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Open Access Research article

Pharmacokinetic properties and antitumor efficacy of the 5-fluorouracil loaded PEG-hydrogel

Hee Yi1, Hee-Jung Cho1, Soo-Min Cho1, Dong-Goo Lee1, AM Abd El-Aty16, So-Jeong Yoon2, Gun-Won Bae2, Kwang Nho2, Bokyung Kim3, Chi-Ho Lee4, Jin-Suk Kim1, Michael G Bartlett5 and Ho-Chul Shin1*

Author Affiliations

1 Department of Veterinary Pharmacology and Toxicology, Konkuk University, Seoul 143-701, Republic of Korea

2 SunBio Inc, Anyang 431-804, Republic of Korea

3 Department of Physiology, School of Medicine, Konkuk University, Seoul 143-701, Republic of Korea

4 Department of Food Science and Biotechnology of Animal Resources, Konkuk University, Seoul 143-701, Republic of Korea

5 Department of Pharmaceutical and Biomedical Sciences, University of Georgia, Athens, GA 30602, USA

6 Current address: Department of Pharmacology, Faculty of Veterinary Medicine, Cairo University, Giza, Egypt

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BMC Cancer 2010, 10:211  doi:10.1186/1471-2407-10-211

Published: 18 May 2010

Abstract

Background

We have studied the in vitro and in vivo utility of polyethylene glycol (PEG)-hydrogels for the development of an anticancer drug 5-fluorouracil (5-FU) delivery system.

Methods

A 5-FU-loaded PEG-hydrogel was implanted subcutaneously to evaluate the drug retention time and the anticancer effect. For the pharmacokinetic study, two groups of male rats were administered either an aqueous solution of 5-FU (control group)/or a 5-FU-loaded PEG-hydrogel (treated group) at a dose of 100 mg/kg. For the pharmacodynamic study, a human non-small-cell lung adenocarcinoma (NSCLC) cell line, A549 was inoculated to male nude mice with a cell density of 3 × 106. Once tumors start growing, the mice were injected with 5-FU/or 5-FU-loaded PEG-hydrogel once a week for 4 weeks. The growth of the tumors was monitored by measuring the tumor volume and calculating the tumor inhibition rate (IR) over the duration of the study.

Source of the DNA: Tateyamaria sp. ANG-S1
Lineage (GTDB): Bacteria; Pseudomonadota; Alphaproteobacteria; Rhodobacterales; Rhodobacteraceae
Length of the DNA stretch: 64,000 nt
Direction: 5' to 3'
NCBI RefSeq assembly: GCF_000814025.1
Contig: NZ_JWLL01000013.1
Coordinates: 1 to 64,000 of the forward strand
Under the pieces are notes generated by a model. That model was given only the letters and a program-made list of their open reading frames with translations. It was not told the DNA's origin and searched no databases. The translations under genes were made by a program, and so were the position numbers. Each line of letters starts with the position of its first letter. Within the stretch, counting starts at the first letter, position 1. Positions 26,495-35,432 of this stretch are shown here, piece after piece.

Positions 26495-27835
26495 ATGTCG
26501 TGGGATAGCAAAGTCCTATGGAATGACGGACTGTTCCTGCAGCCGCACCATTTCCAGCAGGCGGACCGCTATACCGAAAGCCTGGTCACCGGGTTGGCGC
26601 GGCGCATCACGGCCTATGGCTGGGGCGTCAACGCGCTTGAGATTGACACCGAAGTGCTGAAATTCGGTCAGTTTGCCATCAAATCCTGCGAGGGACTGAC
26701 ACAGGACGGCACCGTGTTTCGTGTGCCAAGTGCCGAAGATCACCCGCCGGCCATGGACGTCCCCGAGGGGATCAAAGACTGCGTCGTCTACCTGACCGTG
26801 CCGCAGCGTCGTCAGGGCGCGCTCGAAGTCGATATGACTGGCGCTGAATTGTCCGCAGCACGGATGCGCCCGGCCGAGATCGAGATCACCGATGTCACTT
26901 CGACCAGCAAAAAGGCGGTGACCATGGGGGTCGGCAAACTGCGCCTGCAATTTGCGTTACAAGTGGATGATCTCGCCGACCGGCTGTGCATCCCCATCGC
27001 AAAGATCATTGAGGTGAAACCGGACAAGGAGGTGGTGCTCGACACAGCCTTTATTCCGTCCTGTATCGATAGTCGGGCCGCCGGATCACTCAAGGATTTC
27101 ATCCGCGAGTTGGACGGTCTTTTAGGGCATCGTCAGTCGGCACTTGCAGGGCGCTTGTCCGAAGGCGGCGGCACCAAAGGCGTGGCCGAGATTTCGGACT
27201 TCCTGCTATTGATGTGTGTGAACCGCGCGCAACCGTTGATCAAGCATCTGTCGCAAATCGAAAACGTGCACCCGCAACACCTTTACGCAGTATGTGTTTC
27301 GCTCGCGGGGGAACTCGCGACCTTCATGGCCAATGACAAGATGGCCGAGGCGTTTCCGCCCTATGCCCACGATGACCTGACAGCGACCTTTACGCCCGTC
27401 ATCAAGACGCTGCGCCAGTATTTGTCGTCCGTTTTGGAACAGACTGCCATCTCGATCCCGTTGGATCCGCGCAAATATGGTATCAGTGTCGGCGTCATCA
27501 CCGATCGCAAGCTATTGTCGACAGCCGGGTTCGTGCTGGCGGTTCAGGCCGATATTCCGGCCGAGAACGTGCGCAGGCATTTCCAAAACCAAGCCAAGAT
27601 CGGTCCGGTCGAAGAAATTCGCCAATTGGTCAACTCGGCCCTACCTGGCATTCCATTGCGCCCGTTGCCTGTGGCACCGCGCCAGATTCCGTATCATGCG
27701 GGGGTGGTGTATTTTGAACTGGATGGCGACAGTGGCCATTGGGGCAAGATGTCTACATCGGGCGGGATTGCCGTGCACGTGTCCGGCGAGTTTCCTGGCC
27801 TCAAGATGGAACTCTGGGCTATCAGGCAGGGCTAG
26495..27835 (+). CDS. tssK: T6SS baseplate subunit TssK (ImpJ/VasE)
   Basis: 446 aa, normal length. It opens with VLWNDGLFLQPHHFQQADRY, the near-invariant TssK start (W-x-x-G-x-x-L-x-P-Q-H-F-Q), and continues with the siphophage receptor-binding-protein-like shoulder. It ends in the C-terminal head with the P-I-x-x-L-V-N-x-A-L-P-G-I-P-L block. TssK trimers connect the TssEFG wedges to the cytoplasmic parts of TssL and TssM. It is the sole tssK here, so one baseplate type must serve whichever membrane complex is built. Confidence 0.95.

Results

In the pharmacokinetic study, the 5-FU-loaded PEG-hydrogel gave a mean residence time (MRT) of 8.0 h and the elimination half-life of 0.9 h; these values were 14- and 6-fold, respectively, longer than those for the free solution of 5-FU (p < 0.05). In the pharmacodynamic study, A549 tumor growth was significantly inhibited in the 5-FU-loaded PEG-hydrogel group in comparison to the untreated group beginning on Day 14 (p < 0.05-0.01). Moreover, the 5-FU-loaded PEG-hydrogel group had a significantly enhanced tumor IR (p < 0.05) compared to the free 5-FU drug treatment group.

Conclusion

We suggest that 5-FU-loaded PEG-hydrogels could provide a useful tool for the development of an anticancer drug delivery system.